A bill is ready that would reduce the voting age in Estonia for European Parliament elections. The procedure for the Riigikogu is more complex, however, and will take more time.
The goal of the ruling Reform-Eesti 200-SDE government coalition is to reduce the voting age to 16 in all of Estonia's elections. This was already done for the country's local government elections nearly a decade ago; now it's the European Parliament elections' turn.
"The bill is ready, and it's already been negotiated in the coalition," said MP Hendrik Terras (Eesti 200), chair of the Constitutional Committee of the Riigikogu. "But before we move forward with it, we'll discuss it with the opposition parties as well. I understand some parties there may be interested in supporting it as well, so then we could move forward with the broadest consensus possible."
It is important to note here that even if the Riigikogu should decide within the coming months to reduce the voting age, it nonetheless wouldn't yet apply to this June's European Parliament elections.
"Voting rules have to be in place half a year or even a year ahead of elections," said Terras. "We won't be able to make it this time, but then young people would have the opportunity to vote next time, in 2029 already."
The coalition parties are also seeking cross-Riigikogu consensus for extending voting rights in Riigikogu elections to 16- and 17-year-olds as well. As this would require a constitutional amendment, however, the procedures involved are different and more time-consuming.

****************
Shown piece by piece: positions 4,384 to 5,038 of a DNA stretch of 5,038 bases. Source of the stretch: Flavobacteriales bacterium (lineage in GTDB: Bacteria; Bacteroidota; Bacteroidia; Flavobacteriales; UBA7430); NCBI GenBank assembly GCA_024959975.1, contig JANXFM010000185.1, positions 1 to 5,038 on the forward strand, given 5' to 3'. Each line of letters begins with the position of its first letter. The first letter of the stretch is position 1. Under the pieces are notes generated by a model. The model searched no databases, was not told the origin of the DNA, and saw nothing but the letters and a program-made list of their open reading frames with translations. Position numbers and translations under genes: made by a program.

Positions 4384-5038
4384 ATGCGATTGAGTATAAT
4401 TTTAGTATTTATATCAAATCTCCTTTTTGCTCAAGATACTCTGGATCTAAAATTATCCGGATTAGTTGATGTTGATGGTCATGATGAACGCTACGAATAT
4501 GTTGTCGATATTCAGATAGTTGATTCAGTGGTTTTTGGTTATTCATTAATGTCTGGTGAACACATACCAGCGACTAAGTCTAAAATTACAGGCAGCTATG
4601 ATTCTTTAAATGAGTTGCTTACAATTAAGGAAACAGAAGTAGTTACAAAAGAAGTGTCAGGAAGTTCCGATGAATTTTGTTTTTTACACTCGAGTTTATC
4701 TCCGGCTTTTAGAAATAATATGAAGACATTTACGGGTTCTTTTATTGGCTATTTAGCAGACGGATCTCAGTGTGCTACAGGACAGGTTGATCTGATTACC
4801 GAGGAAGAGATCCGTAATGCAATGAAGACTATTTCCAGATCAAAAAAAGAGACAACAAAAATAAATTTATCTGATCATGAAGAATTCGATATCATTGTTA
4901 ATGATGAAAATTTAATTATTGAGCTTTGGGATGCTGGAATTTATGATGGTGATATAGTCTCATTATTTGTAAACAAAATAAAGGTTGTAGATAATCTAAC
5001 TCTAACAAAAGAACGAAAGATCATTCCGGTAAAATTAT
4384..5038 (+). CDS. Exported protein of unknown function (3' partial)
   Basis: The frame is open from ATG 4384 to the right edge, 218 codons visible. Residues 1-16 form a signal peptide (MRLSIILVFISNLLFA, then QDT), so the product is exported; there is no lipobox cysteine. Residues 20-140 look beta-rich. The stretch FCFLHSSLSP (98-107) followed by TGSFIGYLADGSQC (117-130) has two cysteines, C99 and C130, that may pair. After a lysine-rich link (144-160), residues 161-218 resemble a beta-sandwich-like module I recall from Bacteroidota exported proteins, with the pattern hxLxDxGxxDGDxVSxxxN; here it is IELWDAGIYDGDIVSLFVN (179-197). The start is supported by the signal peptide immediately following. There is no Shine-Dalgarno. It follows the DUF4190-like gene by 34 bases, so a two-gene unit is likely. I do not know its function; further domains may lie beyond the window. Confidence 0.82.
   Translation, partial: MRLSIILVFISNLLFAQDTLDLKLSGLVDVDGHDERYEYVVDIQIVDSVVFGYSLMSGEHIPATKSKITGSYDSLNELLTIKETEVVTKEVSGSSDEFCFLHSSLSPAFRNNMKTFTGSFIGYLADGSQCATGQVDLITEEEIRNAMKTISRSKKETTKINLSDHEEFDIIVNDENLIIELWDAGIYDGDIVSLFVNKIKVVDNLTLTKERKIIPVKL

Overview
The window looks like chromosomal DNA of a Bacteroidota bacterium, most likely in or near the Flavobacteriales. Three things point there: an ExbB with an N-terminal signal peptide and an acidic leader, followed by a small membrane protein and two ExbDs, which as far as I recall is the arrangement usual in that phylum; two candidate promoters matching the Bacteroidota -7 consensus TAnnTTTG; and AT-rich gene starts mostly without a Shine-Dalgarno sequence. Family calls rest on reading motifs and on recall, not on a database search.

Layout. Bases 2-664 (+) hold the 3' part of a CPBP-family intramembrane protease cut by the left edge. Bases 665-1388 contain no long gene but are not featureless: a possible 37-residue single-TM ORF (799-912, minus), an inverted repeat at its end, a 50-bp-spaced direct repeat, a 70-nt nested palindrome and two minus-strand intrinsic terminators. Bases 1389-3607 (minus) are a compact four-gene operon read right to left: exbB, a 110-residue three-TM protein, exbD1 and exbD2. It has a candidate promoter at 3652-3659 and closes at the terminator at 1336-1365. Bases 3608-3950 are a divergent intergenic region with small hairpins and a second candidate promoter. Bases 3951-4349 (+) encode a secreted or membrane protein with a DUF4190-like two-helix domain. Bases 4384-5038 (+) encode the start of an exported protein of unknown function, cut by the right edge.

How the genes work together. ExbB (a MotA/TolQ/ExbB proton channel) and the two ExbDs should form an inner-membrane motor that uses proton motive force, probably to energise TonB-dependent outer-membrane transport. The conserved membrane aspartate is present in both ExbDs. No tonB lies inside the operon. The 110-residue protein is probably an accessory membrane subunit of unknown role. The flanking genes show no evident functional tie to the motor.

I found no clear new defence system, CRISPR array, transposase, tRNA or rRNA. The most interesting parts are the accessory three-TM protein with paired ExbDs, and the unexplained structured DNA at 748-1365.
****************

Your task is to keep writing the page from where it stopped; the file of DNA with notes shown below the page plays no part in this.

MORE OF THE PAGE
"As that must be approved by two successive compositions of the Riigikogu, then that timeframe isn't as critical," the committee chair explained. "First we'll initiate public debate with the European Parliament Election Act, and then from there we'll move on to the Constitution."
Reducing the voting age for the European Parliament elections only requires the amendment of the relevant election law, meaning that the process is handled in the Riigikogu like any other bill.
Currently, the only opposition party to have expressed support for the plan is the Center Party. The Conservative People's Party of Estonia (EKRE) believes that young folks are too impressionable, and thus don't support lowering the voting age.
Political scientist Alar Kilp believes that Eesti 200 and the Social Democrats would stand to gain the most from a reduction in voting age, noting that their ratings are often twice as high in the youngest age group as their overall ratings.
Editor: Aili Vahtla